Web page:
Low reimbursements coupled with the overall decrease of physician revenue from employment models create a perfect storm for physician compensation.
Taif Mukhdomi, MD, interventional pain physician at Pain Zero in Columbus, Ohio, connected with Becker's to discuss where physicians are losing money.
Note: This response has been lightly edited for length and clarity.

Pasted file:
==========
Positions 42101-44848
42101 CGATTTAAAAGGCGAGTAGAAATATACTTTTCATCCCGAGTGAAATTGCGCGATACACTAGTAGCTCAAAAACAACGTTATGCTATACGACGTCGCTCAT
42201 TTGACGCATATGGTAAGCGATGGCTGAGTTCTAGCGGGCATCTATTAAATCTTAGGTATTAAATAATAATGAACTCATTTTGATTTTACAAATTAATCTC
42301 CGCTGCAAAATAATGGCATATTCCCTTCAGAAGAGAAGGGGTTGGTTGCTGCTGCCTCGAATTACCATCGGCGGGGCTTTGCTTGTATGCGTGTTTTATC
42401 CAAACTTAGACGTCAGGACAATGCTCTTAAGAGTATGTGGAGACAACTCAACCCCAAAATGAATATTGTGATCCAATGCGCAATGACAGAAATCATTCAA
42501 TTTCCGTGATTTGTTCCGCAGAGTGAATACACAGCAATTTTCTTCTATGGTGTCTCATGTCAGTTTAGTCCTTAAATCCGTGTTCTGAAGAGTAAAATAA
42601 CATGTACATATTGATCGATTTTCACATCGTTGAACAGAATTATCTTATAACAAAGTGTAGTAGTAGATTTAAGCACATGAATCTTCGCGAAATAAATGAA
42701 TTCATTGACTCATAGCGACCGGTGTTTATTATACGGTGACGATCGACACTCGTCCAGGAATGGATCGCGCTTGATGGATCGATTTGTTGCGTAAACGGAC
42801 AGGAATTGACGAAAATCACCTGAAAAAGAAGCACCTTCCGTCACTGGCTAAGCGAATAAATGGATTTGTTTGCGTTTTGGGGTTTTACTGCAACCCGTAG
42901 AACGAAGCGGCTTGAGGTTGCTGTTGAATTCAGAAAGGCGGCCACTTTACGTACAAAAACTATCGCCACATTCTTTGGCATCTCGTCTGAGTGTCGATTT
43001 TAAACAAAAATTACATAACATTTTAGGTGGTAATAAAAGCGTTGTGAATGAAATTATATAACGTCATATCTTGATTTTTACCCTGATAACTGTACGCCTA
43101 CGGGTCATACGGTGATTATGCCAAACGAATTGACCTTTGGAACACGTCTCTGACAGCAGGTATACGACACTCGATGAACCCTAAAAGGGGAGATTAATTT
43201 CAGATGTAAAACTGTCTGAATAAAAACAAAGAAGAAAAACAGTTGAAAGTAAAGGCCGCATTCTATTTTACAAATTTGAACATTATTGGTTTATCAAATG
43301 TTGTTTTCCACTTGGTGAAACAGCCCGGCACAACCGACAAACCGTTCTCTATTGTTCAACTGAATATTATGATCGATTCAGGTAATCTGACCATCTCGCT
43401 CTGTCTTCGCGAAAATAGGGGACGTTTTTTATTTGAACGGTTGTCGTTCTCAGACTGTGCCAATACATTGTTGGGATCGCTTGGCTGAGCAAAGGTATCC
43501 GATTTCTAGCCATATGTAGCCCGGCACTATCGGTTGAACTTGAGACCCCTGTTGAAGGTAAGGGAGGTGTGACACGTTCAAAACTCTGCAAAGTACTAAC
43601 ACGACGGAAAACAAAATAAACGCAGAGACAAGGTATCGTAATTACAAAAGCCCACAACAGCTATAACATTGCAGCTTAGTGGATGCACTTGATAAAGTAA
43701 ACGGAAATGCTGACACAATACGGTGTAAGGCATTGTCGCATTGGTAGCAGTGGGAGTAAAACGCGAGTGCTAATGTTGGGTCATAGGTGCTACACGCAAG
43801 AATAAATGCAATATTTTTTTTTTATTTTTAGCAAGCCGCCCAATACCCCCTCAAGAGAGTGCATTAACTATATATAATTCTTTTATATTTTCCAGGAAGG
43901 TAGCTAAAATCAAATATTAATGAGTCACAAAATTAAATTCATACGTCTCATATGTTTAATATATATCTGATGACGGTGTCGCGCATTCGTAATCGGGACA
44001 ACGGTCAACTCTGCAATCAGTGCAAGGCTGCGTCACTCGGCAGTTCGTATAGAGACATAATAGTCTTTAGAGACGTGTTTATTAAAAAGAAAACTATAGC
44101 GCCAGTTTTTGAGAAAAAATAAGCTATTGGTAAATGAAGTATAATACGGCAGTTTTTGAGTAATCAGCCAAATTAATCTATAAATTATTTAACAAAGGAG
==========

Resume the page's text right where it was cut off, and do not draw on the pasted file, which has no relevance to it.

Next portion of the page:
Dr. Taif Mukhdomi: Unfortunately, physicians are losing money in multiple scenarios in medicine. The most prominent loss of physician revenue is Medicare's consistent decreasing of physician reimbursement in office settings while supporting hospital-setting healthcare services. This trend affects all insurances as Medicare is the benchmark of most if not all healthcare insurance reimbursement. The overall decrease of physician revenue from employment models is based on the commoditization of healthcare professionals as systems are trying to minimize costs while providing acceptable care. This squeeze is occurring across many healthcare settings, from standalone urgent care/emergency departments to hospital settings. The value of physicians is still strong among the community and patients; however, care models, for better or worse, are removing physicians' involvement in triage/entry exposure to healthcare, leading to less opportunities. Outside of traditional healthcare systems, physicians may be undervalued as consultants at times. There are many healthcare startups looking for clinical acumen through side gigs or consulting that offer physicians positions at rates that are fractions of their clinical training worth, especially if the physician does not have a background in business, healthcare management or IT. Another opportunity lost came with legislation preventing physicians to take part of ownership in hospitals with the concern of healthcare overutilization, but this stance may be reversed. While there may be scenarios of physicians losing money, nearly 47 percent of physicians are older than 55 and will soon face retirement. This will cause an immediate demand for physician services that should drive value up and salaries along with it.